None of this ha

  • Shouldn't communication monopolies be subjected to common-carrier regulations to prevent them from abusing peoples' free-speech rights?
    • Twitter unconscionably restricts users's free speech to fewer than 255 characters. We demand the full 8-bit width of a one-byte length descriptor.
      • Twitter unconscionably restricts users's free speech to fewer than 255 characters. We demand the full 8-bit width of a one-byte length descriptor.

        Individual characters in Tweets are from a set larger than 255, <cough>unlike on Slashdot...</cough>

    • by Bigbutt ( 65939 )

      Anyone can set up another twitter clone. Heck, a quick search shows several clones so they're not a monopoly.

      There is no law that says they have to let you speak. The Republicans fixed that back in the 80's by removing the Fairness Doctrine and again in 2004 or so by refusing to consider reinstating it. Punishment to a company/corporation is by folks going to alternate twitter sites or just not using it.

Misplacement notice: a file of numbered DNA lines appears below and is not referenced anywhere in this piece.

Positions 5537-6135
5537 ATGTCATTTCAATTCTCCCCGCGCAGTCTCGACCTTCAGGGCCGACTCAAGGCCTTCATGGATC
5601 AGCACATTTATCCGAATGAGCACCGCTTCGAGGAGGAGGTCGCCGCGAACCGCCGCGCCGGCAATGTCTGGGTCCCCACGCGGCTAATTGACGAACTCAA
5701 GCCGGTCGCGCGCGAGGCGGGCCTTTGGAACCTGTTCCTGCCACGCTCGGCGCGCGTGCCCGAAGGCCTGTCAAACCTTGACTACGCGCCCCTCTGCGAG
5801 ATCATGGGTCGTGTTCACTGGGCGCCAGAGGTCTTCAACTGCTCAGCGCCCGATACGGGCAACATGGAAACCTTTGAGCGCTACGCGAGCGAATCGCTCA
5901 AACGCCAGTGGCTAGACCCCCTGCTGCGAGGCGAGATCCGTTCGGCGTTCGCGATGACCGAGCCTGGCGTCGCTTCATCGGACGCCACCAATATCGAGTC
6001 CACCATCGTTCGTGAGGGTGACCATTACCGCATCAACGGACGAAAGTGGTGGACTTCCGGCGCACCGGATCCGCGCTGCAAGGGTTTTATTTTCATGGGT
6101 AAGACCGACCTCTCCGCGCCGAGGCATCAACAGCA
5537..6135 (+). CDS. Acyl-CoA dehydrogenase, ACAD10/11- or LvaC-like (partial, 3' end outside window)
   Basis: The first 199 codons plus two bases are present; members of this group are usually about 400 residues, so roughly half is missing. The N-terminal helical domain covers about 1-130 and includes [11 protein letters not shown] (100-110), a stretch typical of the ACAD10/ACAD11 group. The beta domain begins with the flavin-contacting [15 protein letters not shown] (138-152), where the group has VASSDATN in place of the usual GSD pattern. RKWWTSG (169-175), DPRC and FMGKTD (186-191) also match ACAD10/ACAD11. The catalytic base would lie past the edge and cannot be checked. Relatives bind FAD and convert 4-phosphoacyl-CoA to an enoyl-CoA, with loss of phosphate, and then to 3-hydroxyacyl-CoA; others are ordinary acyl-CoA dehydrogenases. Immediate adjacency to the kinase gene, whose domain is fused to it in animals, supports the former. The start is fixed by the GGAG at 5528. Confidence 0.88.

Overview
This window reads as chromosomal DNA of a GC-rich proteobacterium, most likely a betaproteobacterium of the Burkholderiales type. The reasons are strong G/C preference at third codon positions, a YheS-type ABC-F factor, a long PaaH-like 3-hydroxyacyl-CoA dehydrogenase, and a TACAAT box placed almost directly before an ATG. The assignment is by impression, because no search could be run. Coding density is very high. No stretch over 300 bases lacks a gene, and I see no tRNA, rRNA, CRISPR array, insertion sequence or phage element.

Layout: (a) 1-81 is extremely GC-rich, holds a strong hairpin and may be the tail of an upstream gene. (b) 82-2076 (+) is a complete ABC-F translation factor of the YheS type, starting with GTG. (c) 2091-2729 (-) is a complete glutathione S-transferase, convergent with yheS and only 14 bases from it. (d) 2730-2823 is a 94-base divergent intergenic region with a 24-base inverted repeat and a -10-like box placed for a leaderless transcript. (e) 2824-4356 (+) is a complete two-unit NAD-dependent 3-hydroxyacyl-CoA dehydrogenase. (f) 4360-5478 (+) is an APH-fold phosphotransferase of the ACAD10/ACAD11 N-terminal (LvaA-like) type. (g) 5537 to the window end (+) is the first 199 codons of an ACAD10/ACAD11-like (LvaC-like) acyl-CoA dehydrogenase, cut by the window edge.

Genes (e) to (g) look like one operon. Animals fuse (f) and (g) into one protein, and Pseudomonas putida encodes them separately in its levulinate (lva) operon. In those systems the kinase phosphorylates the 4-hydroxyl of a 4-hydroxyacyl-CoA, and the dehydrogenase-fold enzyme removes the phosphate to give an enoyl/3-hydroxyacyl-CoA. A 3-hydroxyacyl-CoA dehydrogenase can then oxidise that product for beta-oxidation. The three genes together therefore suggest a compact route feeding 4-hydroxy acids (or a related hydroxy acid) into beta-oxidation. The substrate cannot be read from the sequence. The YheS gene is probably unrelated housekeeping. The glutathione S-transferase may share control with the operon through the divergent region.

[John]

      • Re:Monopoly (Score:5, Insightful)

        by Bigbutt ( 65939 ) on Friday November 03, 2017 @09:35AM (#55482509) Homepage Journal

        As a note, the reason for the Fairness Doctrine being removed was Cable News like CNN. The Fairness Doctrine was intended to make sure everyone had a voice on the big three channels. With Cable, people aren't locked in to ABC, NBC, or CBS. You can get news from CNN or any other company that can get a cable presence. Then with the 'net, there are even more options with FoxNews and lots and lots of other sites like BBC and Al Jazeera.